That heading hurts!
In the history of Polynesian tattooing Bora Bora occupies a special place.
In 1791 when Captain Edwards arrived in Bora Bora aboard the ‘Pandora’ in search of the mutineers of the ‘Bounty‘ he was surprised & intrigued to find that certain of the island’s men had their penises tattooed. Unbeknown to Edwards at the time the number of those so tattooed related to the fact that tattooing was relatively expensive & as such reserved for the families of chiefs & other community leaders. At least the girls knew at a glance if their partner was important or a liar!
The practice was apparently linked to certain fertility rites in Bora Bora’s culture & it was a practice not reported elsewhere in the islands. There are many stories of ancient Polynesians attesting as to the sexual sensuality of such markings.
For those being tattooed it marked their endurance and dedication to cultural traditions. The pain was extreme and the risk of death by infection was ever present. To back down from tattooing was to risk being labelled a coward; those who could not endure the pain and abandoned their tattooing were left to wear an incomplete tattoo, a mark of shame for the bearer & his family throughout their lives.
Remember that at the time, tattoos were applied using combs of various sizes performing various functions made from human & animal bones & teeth. Ink was made from the burnt remains of nuts from the tia’iri tree & ‘tapped’ into the skin via the teeth of the combs. The tattooing itself took many days to allow for the inflammation to subside. It goes without saying that the tattooing of the scrotum & penis was exceptionally painful (although records show that the pain when being tattooed in the area around the navel was even more difficult to endure).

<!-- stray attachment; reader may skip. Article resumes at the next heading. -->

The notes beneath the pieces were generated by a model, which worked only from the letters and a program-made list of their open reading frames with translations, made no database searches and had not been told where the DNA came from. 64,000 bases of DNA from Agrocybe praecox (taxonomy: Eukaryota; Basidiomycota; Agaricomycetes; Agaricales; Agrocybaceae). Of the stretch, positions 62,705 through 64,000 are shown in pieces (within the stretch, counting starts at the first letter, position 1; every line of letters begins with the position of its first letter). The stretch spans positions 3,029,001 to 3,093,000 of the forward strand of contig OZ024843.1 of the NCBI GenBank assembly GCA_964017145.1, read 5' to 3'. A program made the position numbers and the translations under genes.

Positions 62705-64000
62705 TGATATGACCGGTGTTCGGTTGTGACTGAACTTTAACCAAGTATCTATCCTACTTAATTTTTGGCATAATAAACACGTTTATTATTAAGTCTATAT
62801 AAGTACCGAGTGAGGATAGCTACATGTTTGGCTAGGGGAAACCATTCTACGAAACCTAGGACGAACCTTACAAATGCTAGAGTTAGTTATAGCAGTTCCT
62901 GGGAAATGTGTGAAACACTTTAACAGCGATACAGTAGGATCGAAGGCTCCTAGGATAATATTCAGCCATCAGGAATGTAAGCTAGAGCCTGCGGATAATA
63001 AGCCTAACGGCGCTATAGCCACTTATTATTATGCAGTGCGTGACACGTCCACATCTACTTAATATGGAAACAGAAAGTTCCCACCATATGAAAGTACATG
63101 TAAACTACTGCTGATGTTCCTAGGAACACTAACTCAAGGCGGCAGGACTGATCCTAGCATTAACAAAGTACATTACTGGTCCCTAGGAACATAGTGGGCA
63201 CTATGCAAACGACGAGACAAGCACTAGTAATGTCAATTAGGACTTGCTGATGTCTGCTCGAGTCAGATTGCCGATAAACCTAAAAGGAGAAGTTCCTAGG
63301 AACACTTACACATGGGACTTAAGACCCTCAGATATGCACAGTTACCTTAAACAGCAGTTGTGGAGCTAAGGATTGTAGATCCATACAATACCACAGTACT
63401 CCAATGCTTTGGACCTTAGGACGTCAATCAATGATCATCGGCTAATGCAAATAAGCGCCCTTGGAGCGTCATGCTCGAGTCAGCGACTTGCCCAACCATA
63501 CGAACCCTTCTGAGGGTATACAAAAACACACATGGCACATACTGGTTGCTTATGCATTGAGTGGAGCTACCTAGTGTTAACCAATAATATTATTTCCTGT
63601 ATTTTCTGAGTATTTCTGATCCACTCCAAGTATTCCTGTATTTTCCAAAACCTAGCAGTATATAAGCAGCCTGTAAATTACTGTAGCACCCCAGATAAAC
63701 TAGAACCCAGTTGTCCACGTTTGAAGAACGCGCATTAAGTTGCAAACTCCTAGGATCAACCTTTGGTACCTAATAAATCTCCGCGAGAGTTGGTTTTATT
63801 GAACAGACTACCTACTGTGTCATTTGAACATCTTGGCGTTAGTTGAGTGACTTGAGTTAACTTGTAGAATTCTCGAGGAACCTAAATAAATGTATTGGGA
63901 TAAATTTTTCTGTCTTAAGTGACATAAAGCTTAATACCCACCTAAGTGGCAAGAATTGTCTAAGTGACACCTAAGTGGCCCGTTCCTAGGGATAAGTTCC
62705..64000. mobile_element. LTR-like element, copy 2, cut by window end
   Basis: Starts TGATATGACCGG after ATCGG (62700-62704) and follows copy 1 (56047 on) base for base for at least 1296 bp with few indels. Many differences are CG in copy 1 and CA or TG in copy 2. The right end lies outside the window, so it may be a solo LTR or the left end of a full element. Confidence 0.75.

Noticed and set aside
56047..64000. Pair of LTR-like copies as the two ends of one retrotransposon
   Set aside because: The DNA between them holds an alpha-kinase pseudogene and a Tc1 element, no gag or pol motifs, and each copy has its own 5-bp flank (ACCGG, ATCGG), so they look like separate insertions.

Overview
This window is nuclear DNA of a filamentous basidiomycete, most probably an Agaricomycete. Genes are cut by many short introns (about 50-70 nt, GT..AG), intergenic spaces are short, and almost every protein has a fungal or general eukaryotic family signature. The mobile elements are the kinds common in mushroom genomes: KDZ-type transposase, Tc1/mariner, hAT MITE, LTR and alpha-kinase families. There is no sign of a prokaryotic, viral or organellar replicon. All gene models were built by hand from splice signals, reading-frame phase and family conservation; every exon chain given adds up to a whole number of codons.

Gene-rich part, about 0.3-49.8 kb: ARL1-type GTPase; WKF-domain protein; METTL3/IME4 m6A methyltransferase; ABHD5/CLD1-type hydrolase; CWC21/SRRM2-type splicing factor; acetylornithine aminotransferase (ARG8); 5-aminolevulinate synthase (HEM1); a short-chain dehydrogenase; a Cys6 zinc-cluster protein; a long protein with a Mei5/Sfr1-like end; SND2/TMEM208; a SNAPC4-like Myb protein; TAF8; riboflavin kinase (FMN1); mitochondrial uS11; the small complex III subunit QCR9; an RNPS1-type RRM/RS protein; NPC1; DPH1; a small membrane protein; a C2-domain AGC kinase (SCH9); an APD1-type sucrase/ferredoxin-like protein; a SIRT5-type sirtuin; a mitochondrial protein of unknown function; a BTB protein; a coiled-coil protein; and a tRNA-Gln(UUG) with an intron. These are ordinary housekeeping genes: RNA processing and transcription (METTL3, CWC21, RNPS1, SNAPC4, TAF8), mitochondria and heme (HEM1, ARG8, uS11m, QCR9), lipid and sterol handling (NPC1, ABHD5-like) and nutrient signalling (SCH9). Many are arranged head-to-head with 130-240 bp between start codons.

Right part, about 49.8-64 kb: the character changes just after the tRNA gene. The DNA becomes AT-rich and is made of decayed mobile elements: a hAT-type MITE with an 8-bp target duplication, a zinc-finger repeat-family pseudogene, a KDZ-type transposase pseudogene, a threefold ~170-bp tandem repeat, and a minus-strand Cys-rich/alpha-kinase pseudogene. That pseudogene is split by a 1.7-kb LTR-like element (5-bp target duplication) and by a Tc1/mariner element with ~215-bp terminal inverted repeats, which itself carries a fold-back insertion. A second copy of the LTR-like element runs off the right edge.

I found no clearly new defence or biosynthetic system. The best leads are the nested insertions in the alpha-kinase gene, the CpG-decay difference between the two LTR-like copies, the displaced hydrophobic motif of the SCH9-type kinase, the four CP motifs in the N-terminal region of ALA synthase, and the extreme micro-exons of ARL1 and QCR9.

Tattooing was a sacred ceremony in ancient Polynesia linked to key moments in a Polynesian’s life, including the coming of age, with the placement of tattoos on the body relating to one’s geneology, position in society & one’s achievements. Tattoos were used to transmit knowledge, to teach, to guarantee certain powers & privileges. In recognising one’s background, social standing & success they indeed represented a person’s very identity! At times tattoos were even seen as a means to protect one’s inner energy against evil spirits.
Men were extensively tattooed from early in their teens. Women were tattooed essentially on the hands, arms, feet, ears & lips but the tattooing started earlier – at a very young age, on the inner arms to indicate they could accept food prepared by other than their mother, then on the buttocks upon reaching puberty. Designs were subsequently added atop the buttock tattoos & their are stories of ‘shock’ from missionaries alledging that girls would expose such designs so as to indicate they were ‘ready, willing & able’ to engage in sexual activity.
The missionaries would ban tattooing & seek to enforce the ban through extreme acts of barbarism forcibly tattooing marks on the hands and even the faces of men and women who continued their ancestral customs to indicate the bearer was a ‘criminal’. In extreme cases the missionaries even flayed Tahitians to remove the tattoos!
Despite the efforts of the missionaries, so reliable was the system of tattooing that in years gone by courts have been known to rely upon the tattoos of certain to establish their family links, to determine their rights to lands & so on.
Given the cultural & historical significance of tattoos, the selection of motifs has always been essential for both symbolic & for aesthetic reasons. A shark tooth tattoo, for example, signifies guidance, power & adaptability:
In Bora Bora there are a number of accomplished tattooers; all have substantial detail as to the work they perform. Before being tattooed be sure to consider the cultural significance of what you are to undertake & seek advice on the symbolism of any tattoo that you are seeking to have applied.
There are several well-known tattoers on the island including one on the southern outskirts of Vaitape, another in Matira & the fellow photographed at the top of this report who is based on the road between Vaitape & Matira, not long before Bloody Mary’s.
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